This rich pot pie is filled with carrots, celery, peas and four types of mushroom. To top this pie, you have a variety of options depending on your taste or try them all.
You can’t go wrong with mushrooms. They’re fat-free, low-sodium, low-calorie, and cholesterol-free. They’re also packed with fiber, vitamins, and minerals. The nutritional benefits, though, will vary depending on the type of mushroom you choose.
Mushrooms bring a savory flavor to meals without adding much fat, calories or sodium. But the health benefits don’t stop there. Researchers continue to uncover how mushrooms can ward off chronic disease and improve your everyday health.
Mushrooms Instead of Meat
Earthy and savory, mushrooms are an incredibly versatile ingredient. Mushroom varieties like shiitake, King oyster (or smaller oyster mushrooms), and portobello are full of hearty, earthy flavors that do wonders in so many dishes, especially as a protein-rich meat substitute for vegetarian and vegan diets.
Without a doubt, mushrooms are a good meat substitute. These little miracles surpass meat in many ways and, best yet, they can be comparable in “meatiness” as a base for many dishes.
Why are Mushrooms Good for You?
Mushrooms are a very healthy food and could have medicinal properties, because they are good sources of protein, B-vitamins, fiber, immune-enhancing sugars found in the cell walls called beta-glucans, and other bioactive compounds. Mushrooms have been used as food and sometimes as medicine.
Mushrooms contain macronutrients that support a healthy immune system. According to the Mushroom Council, your immune system will benefit from mushrooms whose nutrients include:
- Selenium, which helps your body make antioxidant enzymes to prevent cell damage. Choose cremini or portabella mushrooms for the most benefit.
- Vitamin D, which assists with cell growth, boosts immune function and reduces inflammation. Maitake mushrooms offer an easy way to add vitamin D to your diet.
- Vitamin B6, which helps your body form red blood cells, proteins and DNA. Shiitake mushrooms are the best choice for vitamin B6.
Agaricus bisporus is a family of fungi that produces three different types of the healthiest mushrooms for your diet - White Button, Cremini, and Portobello. They start out as White Button mushrooms and then grow to become beige-colored Cremini mushrooms. Leave them in the ground for longer and you will have a harvest of Portobello mushrooms on your plate.
Due to their exposure to UV rays or sunlight, mushrooms are a natural, non-animal source of vitamin D2 that’s capable of increasing blood levels of this vitamin as effectively as a supplement — and white mushrooms are no exception. Your body turns vitamin D2 into the active form of vitamin D, which it needs to absorb calcium and keep your bones healthy.
Agaricus mushrooms contain chemicals that might improve the body's use of insulin and decrease insulin resistance in people with type 2 diabetes. Some developing research also suggests it might be able to strengthen the immune system, fight tumor development, and work as an antioxidant.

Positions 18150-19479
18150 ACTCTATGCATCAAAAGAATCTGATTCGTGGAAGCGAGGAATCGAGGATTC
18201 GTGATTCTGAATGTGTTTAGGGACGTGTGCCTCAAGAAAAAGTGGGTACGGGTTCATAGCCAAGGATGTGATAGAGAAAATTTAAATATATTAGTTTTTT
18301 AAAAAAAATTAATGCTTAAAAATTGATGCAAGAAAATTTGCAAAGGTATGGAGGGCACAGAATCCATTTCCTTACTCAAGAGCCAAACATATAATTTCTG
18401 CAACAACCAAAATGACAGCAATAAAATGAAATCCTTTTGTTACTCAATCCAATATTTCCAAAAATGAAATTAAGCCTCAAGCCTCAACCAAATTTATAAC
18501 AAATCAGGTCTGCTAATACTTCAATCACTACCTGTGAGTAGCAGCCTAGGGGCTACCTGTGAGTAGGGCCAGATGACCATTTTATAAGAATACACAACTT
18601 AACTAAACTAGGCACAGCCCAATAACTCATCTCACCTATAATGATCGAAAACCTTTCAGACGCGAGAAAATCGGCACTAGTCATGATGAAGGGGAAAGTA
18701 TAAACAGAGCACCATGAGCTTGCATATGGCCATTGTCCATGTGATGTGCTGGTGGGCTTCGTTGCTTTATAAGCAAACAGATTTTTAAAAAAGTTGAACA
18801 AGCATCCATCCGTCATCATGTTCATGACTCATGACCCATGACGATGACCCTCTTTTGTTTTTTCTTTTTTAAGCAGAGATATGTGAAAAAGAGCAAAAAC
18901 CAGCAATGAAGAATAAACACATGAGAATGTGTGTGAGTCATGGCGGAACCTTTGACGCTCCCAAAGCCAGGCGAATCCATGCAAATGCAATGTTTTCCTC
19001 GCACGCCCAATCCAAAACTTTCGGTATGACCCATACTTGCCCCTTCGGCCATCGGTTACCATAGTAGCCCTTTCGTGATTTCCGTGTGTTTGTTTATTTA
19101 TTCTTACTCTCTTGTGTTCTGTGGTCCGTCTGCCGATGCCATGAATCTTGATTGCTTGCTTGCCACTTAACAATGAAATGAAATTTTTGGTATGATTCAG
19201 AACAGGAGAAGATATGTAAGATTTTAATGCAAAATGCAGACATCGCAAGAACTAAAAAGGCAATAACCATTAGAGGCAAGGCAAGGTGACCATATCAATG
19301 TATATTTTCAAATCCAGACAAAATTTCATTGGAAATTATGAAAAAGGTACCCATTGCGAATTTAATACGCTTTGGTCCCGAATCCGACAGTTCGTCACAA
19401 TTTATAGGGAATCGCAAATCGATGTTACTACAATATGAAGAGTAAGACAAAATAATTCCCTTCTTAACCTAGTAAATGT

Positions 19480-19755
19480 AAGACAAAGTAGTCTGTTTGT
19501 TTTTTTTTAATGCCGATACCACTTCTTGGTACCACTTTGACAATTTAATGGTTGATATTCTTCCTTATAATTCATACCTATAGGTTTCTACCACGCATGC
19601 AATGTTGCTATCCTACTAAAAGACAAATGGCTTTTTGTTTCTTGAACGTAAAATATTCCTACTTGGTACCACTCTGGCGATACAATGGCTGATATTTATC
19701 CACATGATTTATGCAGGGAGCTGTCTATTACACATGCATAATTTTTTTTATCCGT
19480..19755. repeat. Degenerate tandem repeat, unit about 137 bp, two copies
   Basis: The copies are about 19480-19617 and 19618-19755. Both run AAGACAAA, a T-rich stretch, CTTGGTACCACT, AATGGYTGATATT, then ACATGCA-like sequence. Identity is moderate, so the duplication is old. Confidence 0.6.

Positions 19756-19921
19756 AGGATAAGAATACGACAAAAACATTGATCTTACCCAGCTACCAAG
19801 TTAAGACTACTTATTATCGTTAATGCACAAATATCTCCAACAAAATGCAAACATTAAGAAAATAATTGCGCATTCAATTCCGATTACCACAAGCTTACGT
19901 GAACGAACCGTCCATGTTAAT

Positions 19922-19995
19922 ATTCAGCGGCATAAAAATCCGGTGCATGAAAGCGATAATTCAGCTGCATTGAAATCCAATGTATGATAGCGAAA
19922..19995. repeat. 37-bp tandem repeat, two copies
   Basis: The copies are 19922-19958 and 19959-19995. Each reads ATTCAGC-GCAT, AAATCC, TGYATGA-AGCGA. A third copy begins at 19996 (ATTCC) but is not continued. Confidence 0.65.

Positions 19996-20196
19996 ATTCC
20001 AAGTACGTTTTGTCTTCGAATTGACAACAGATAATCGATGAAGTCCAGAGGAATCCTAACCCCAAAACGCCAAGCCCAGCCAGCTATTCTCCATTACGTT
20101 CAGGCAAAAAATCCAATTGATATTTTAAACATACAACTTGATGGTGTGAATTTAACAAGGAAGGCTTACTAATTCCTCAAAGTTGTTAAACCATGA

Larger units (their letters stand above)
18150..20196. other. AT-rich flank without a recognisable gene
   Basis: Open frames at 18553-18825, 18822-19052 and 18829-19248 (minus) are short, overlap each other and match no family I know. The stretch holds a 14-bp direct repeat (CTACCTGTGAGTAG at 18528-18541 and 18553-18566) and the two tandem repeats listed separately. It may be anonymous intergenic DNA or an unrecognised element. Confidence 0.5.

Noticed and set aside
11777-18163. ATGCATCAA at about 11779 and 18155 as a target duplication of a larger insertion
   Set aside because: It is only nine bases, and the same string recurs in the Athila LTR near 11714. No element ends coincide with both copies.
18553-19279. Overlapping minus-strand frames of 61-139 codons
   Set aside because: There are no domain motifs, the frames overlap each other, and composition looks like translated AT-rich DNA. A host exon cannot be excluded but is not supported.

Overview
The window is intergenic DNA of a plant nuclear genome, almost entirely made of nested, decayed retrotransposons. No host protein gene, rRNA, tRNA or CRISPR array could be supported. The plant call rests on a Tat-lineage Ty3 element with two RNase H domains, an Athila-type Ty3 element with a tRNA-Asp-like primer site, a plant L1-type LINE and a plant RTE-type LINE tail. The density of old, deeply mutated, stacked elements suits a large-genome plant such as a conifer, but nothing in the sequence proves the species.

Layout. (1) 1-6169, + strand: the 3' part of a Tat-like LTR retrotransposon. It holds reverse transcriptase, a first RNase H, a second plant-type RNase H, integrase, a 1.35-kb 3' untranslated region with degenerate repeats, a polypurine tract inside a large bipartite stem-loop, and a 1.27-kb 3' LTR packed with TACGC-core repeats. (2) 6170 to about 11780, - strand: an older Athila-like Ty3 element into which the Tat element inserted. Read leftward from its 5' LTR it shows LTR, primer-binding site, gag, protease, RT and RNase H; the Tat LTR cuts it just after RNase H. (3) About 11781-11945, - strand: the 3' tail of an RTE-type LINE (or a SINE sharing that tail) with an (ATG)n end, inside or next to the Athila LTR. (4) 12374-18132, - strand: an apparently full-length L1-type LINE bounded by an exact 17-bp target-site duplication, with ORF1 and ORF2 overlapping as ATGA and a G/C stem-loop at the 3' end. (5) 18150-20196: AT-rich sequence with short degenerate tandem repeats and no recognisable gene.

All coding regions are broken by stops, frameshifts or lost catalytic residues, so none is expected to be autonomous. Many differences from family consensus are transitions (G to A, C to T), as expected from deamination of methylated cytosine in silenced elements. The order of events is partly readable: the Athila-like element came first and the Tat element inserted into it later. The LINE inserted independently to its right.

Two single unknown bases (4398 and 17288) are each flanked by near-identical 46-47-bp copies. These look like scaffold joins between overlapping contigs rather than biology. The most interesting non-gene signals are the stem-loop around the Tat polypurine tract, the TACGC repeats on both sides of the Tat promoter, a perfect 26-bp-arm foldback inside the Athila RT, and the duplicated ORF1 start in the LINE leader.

Buying and Storage Tips
When choosing your mushrooms, make sure they feel firm, aren’t moist to the touch, and are mold-free. Brush the dirt off and rinse them lightly when you’re ready to use them.
Mushrooms should be refrigerated until use, but ideally within one week. Do not wash or clean them until just before using. Storing in a brown paper bag with the top open will help to absorb moisture and keep them from spoiling, as opposed to tight plastic wrapping that traps moisture. Because they are about 80-90% water, mushrooms do not freeze well, becoming mushy when defrosted.
Add in White Potatoes
Potatoes are rich in vitamins, minerals, and antioxidants, which make them a very healthy addition to this recipe. Several studies have linked potatoes and their nutrients to a variety of impressive health benefits, including improved blood glucose control, reduced heart disease risk, and higher immunity. They may also improve digestive health and combat signs of aging.
Potatoes are also quite filling, which means they may help you lose weight by curbing hunger pains and cravings. One large baked russet potato has 8 grams of protein, or 14 percent of men's and 17 percent of women's daily allowances.
All in all, potatoes are a great addition to your diet in moderation. They are also naturally gluten-free, which means they can be enjoyed by almost everyone.
Mushroom Pot Pie
- 1 medium white potato peeled & diced
- 2 medium carrots finely chopped
- 1 small onion finely diced
- 1/4 cup shallot sliced
- 5 cloves garlic minced
- 2 oyster mushrooms shredded
- 3 cremini mushrooms chopped
- 1 large portobello mushroom gills removed, and chopped
- 1/2 oz dried shitake mushrooms rehydrated
- 4 cups low-sodium vegetable broth
- 1 cup frozen peas
- 1/2 tsp dried rosemary
- 1/2 tsp dried thyme
- 1/2 tsp sage
- to taste black pepper
- 1 tbsp dried parsley
- 1 small potato sliced very thin
- Rehydrate the dried shiitake mushrooms according to the package.
- Preheat the oven to 425 degrees F.
- In a large pot sauté the onion, shallot, celery, carrots, and garlic in a small amount of water or broth for 5 minutes or until the vegetables are soft. Stir in the diced potato and let cook for 3 minutes.
- Add the 4 cups of vegetable broth, and then turn heat down to medium heat. Add the peas, herbs and all the mushrooms in the pot and continue cooking on medium-low heat for another 5 minutes, stirring occasionally.
- Divide mixture into oven-proof bowls. Top the mixture with your chosen topping. (see note). Here we are using the potato that is thinly sliced. Place the thin slices on top of the vegetable mixture. Cook in the oven for 15 minutes.